Are you considering renting your ADU to a tenant but not sure if it’s a good idea? Or maybe you just aren’t sure where to start. Well, an ADU can be a great source of rental income and a very profitable investment in the long run — if it’s managed properly. The potential earnings and benefits you could experience from an ADU rental could help supplement your mortgage payments, retirement savings, or vacation fund. Sounds pretty good, huh?

Even if we’ve already sold you on taking the next step, there’s a lot you need to know before getting started. So if you’re asking yourself can I rent out my ADU? — you’ve come to the right place.

Let’s dive into all the considerations and tips to help you prepare your ADU for rent.

ADU Rental Considerations

State Laws and Regulations

Every city is going to have its own ADU zoning restrictions, HOA regulations, and building laws, so if we’re honest, renting your ADU won’t necessarily be easy.

Let’s take Los Angeles and San Francisco, for example. In LA, whether or not your ADU is attached to your home is an important distinction. A detached ADU will be exempt from the local rent stabilization ordinance. And, if your ADU is attached to a house that was built before October 1978, both your house and the ADU will fall under the city’s ordinance. These laws don’t apply to your friend living in San Francisco, but they will have their own set of regulations to follow.

Your state’s zoning laws will also play a role since they regulate how property owners may use their land. One example is that if a certain plot of land is zoned for residential use, the land owner will likely not be able to use the ADU as an office or a commercial warehouse.

There may be further restrictions in regard to building an ADU or multifamily property in a residential zone. Legal experts say building an ADU converts a single-family property into a multifamily one because the two structures share the same lot. This shift from single to multi will be what brings in new ordinances that don’t apply to single-family homes.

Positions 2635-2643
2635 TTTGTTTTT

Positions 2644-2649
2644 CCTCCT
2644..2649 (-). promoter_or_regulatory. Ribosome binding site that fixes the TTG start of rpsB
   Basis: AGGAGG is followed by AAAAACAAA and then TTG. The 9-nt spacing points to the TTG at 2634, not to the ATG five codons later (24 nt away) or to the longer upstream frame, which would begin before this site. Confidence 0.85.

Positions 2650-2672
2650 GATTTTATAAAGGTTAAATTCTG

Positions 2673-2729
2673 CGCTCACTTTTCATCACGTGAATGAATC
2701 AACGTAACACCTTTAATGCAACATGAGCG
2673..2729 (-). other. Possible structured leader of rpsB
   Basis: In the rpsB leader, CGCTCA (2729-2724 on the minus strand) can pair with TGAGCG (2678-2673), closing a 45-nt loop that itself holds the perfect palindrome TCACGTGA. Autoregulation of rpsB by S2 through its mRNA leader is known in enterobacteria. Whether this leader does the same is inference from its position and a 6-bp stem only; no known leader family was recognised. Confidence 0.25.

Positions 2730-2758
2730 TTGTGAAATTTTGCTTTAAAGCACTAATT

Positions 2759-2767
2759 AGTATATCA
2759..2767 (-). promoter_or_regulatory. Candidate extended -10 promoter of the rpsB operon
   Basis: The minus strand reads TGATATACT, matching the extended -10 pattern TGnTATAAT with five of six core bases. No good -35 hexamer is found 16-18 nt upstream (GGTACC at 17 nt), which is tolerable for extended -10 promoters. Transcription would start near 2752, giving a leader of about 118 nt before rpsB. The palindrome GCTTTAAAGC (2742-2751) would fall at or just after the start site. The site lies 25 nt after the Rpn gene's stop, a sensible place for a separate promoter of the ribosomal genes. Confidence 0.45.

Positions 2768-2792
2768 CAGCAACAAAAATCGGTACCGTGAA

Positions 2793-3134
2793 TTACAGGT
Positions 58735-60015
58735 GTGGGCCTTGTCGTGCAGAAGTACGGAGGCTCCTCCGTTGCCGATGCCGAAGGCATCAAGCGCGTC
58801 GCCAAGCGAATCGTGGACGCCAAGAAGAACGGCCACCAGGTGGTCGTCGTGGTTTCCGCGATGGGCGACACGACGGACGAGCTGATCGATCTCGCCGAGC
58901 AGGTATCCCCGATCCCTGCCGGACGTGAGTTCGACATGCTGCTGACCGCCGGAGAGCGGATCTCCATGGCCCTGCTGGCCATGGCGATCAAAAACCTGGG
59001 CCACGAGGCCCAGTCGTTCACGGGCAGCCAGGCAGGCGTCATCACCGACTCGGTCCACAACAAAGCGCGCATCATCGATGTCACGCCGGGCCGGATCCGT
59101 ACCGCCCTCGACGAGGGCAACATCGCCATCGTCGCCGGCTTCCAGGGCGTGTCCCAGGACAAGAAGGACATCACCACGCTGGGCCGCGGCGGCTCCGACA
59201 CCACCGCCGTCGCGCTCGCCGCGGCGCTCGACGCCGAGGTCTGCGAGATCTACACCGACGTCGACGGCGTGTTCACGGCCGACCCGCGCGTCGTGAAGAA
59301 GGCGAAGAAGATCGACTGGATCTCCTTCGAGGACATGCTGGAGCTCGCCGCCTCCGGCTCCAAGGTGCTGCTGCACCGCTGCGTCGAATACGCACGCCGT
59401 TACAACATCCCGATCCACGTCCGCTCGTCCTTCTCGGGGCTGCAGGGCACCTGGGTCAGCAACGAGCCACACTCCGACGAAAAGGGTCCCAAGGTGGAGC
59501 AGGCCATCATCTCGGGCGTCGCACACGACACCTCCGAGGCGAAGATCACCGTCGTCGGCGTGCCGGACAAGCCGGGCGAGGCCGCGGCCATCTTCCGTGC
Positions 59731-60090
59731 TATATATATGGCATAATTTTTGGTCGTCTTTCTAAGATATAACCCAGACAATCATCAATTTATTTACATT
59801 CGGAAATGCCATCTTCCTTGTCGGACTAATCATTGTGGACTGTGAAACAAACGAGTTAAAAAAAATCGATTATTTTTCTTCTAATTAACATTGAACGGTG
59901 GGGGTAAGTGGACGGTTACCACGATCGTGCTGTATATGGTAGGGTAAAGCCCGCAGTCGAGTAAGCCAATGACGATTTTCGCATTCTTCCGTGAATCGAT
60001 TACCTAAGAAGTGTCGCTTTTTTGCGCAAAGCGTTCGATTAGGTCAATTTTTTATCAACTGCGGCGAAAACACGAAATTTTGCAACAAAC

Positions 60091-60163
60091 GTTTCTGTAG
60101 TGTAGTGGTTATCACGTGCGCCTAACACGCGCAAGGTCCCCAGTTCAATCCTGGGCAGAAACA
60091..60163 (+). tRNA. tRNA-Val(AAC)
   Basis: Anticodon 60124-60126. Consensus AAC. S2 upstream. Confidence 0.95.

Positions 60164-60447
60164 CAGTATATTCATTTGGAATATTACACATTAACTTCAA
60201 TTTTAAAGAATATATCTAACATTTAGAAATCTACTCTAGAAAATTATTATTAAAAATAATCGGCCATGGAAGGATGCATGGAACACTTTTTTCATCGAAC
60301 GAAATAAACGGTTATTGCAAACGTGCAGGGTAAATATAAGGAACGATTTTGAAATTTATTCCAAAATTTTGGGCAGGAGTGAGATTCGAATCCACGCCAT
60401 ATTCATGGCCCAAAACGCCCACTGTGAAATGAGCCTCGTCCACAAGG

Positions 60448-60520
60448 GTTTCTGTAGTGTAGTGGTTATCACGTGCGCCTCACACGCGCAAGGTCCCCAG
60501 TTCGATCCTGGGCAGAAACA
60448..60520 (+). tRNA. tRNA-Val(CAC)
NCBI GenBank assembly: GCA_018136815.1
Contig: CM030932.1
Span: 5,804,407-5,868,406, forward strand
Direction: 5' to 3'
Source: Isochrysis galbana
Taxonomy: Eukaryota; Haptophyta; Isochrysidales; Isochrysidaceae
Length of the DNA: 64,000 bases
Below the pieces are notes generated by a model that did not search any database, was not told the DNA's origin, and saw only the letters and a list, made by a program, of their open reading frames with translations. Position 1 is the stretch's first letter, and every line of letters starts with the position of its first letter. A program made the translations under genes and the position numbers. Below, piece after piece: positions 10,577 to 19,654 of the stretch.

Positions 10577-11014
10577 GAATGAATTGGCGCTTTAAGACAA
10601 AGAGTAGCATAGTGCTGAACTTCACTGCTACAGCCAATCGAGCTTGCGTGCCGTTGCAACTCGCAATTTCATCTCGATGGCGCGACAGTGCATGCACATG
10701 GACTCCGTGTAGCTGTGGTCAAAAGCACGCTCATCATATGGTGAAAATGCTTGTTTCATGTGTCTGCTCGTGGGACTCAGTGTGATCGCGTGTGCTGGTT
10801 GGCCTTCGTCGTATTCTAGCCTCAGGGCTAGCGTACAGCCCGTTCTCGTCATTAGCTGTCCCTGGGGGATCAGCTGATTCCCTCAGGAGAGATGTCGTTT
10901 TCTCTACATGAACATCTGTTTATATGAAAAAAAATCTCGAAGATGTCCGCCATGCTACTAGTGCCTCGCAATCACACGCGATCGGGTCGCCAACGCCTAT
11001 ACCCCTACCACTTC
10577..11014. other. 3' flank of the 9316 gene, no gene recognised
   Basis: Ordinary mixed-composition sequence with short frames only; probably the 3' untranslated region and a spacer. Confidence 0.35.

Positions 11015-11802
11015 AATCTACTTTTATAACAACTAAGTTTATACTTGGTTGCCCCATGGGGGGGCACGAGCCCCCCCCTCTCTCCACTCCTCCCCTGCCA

Even further, many cities that have legalized ADUs actually did so to boost the supply of affordable housing. They may frown upon homeowners trying to use their units for short-term rentals. But if renting is permitted, you may need to obtain a business license. Before listing your ADU on Vrbo or Airbnb, check on this by contacting your city’s planning department.

Finding Good Tenants

There are several different ways you can find potential tenants for your ADU rental. These are just a few:

  • Hiring a property management company
  • Placing ads in your local newspaper or rental websites
  • Relying on word of mouth from friends and relatives

No matter what method you choose, you’ll need to come up with your own reliable system for screening potential tenants. Here are a couple of items you should be sure to ask for:

  • A copy of their credit report (don’t worry, if you don’t know how to analyze credit reports on your own, you can hire a credit reporting agency)
  • Three of their most recent pay stubs
  • References from previous landlords
  • Their current employer’s phone number to confirm employment.

On the flip side, to attract good tenants that want to stay in your ADU rental long-term, you have to make your ADU desirable. If you’d like to rent out your ADU, consider that when designing it. Think about important features like location, privacy, and amenities like a kitchenette, washer/dryer, etc.

And once you make a decision and your tenants are all moved in, don’t neglect your landlord duties! If you take the time to establish a good relationship with your tenants, they’ll not only be likely to stay longer, but your ADU will also be a lot easier to manage.

What to Include in Your Rental Agreement

Getting that strong tenant and landlord relationship off on the right foot starts with clearly understanding your written rental agreements. Don’t leave any room for problematic interpretation down the road. Make sure to include the following details:

  • The date by which rent must be paid each month
  • The type of pets allowed and how many
  • Which utility costs are included in the rent
  • If smoking is allowed on the property
  • If the tenant has a parking space on the property (and if the price of parking is included in the rent)
  • If the tenant has access to shared spaces like the yard
  • Any other lifestyle requests (i.e., quiet time hours)